Green Bay Packers

Did the Kansas City Game Seal Adams' Fate In Green Bay?

Photo Credit: Denny Medley-USA TODAY Sports

On Nov. 7, 2021, there was a lot of big football news out of Wisconsin: Secretly unvaccinated quarterback Aaron Rodgers was ruled out with COVID, and his heir apparent, Jordan Love, was making his first career start. However, the Green Bay Packers’ loss at Arrowhead didn’t prevent them from obtaining the top seed. The most consequential result of that afternoon was that Davante Adams got all the information he needed to make the decision that would deplete Green Bay’s receiving core and define their offseason.

Adams played eight stellar seasons with Rodgers and the Packers, catching 669 passes for over 8,000 yards and 73 touchdowns. He averaged nearly 100 yards per game but only managed 44 in his sole contest with Love under center. Crucially, his decreased production came despite Love targeting him 14 times, a significant increase from his season average of 10.5.

As the Packers’ offense sputtered, Adams’ body language reflected his frustration. Connections that had been easy throughout his career were suddenly difficult to come by. At the time, much of the future speculation was directed toward Rodgers and his impending decision. But as we were reminded when news broke that the Packers were trading Adams to the Las Vegas Raiders, Rodgers wasn’t the only superstar Green Bay had to worry about retaining.

Speaking to reporters last week, Adams detailed his decision. He claimed that “because where I am in my career – and this isn’t a shot at anybody, any other quarterbacks in Green Bay, I love Jordan Love especially, he’s a great guy – I got aspirations of doing really, really big things and being remembered, and it just wasn’t really a point in my career that I was willing to sacrifice Aaron not being there after a year or two.”

While many speculated that a potential Rodgers departure might dissuade Adams from returning, Rodgers had announced his intention to re-sign before the Packers traded their star receiver. However, Adams is saying that he wasn’t necessarily concerned about whether Rodgers would be around in 2022, but in the years following. And given how often Rodgers has hinted at retirement in the near future, it’s hard to blame him for that, especially given the extent of the pair’s communication.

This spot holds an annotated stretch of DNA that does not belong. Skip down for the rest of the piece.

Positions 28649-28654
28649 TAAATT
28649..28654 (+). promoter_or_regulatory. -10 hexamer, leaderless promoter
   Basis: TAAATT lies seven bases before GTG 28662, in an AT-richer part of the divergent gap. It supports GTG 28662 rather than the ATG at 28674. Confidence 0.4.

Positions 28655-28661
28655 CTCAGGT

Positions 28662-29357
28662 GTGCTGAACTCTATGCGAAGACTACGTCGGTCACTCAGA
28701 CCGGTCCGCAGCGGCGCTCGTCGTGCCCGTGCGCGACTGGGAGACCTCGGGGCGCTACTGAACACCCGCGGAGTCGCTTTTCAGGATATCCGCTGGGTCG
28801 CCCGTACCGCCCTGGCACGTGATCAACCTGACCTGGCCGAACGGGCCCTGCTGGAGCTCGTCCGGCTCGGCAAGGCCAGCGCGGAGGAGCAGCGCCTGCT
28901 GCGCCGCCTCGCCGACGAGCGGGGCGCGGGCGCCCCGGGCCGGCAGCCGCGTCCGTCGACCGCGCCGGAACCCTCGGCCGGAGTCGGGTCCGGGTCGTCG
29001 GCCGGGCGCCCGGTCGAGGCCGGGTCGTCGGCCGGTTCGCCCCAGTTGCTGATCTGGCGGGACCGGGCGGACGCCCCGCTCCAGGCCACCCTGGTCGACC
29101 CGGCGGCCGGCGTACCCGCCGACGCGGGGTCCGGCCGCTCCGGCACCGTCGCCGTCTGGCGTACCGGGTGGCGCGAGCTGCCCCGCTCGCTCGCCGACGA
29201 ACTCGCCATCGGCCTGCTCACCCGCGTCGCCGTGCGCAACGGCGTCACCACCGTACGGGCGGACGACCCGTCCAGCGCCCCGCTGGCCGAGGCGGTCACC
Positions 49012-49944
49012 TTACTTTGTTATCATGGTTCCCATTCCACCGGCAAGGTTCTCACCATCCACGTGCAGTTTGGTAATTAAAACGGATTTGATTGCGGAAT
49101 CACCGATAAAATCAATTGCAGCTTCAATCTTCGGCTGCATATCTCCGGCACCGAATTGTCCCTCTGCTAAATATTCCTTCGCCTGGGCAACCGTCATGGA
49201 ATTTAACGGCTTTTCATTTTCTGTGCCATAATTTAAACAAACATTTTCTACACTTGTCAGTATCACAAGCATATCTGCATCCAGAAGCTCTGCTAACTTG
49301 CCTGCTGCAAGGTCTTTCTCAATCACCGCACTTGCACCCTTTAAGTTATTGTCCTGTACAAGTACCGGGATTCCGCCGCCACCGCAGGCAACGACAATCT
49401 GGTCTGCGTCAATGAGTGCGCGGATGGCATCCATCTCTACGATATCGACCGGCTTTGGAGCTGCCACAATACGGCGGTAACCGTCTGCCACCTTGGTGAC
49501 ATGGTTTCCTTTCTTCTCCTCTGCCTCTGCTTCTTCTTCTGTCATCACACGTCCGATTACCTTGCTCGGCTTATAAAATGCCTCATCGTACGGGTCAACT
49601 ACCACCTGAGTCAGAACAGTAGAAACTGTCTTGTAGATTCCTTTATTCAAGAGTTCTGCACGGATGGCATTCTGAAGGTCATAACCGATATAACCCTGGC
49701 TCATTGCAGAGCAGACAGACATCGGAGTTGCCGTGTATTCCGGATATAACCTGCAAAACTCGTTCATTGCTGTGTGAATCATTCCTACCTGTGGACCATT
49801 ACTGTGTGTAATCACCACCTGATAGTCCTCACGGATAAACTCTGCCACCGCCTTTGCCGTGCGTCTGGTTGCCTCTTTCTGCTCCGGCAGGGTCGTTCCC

The other thing elucidated by Adams’ comments is that the decision largely came down to Derek Carr versus Jordan Love. Therefore, it’s hard to believe that the Kansas City game didn’t factor heavily into that conclusion. Adams was given a preview of what a Rodgers-less future in Green Bay might look like, and it was understandably frustrating for him. Factoring into his offseason search for long-term financial security was assurance that he would be able to produce at the level to which he has grown accustomed. It’s a level of play that has made him the NFL’s top receiver in the eyes of many, explaining why he turned down a larger contract from the Packers to move to Vegas.

Therefore, it is reasonable to assume that Carr, Adams’ close friend from Fresno State, was his second choice to play out his third contract with. The game with Love last November and seven mostly middling games with Brett Hundley in 2017 illuminated a stark contrast in production and playing style for Adams.

Adams has mentioned other factors, such as wanting to raise his kids in Vegas and being closer to home. But as his recent comments indicate, it appears that the next stage of his career was the primary concern. Amid the Packers’ long-standing playoff struggles and Rodgers’ hints toward retirement, it is not out of the question for him to fear that the window may be closing in Green Bay. Signing up for five more years might have put his legacy as an all-time great out of his control.

As he joins an offensive arsenal that includes Darren Waller, Hunter Renfrow, and Josh Jacobs, Adams figures to be at the forefront of yet another high-powered offense. Adams will be flanked by a fellow star in Waller for the first time since the Packers released Jordy Nelson. Conversely, Rodgers will be making do with a receiver room currently led by Allen Lazard, Sammy Watkins, and rookie Christian Watson. It remains to be seen if Matt LaFleur and Co. can sustain the level of offense that has carried them to a 39-10 regular-season record in his first three seasons.

Love, who has been forced to get used to this type of chatter, reaffirmed last Friday that he “can’t control what’s going on…[and will] take what [he’s] given and run with it.” Entering the third year of his rookie contract, he will be heavily scrutinized, even in a backup role. If Rodgers calls it quits this time next year, it will be Love or the abort button for the Packers. Regardless of the outcome, losing Adams will make the long run even more difficult for whoever steps into his role. And it’s hard to imagine that Nov. 7, 2021 didn’t have a heavy hand in costing Green Bay one of their best players of all time.

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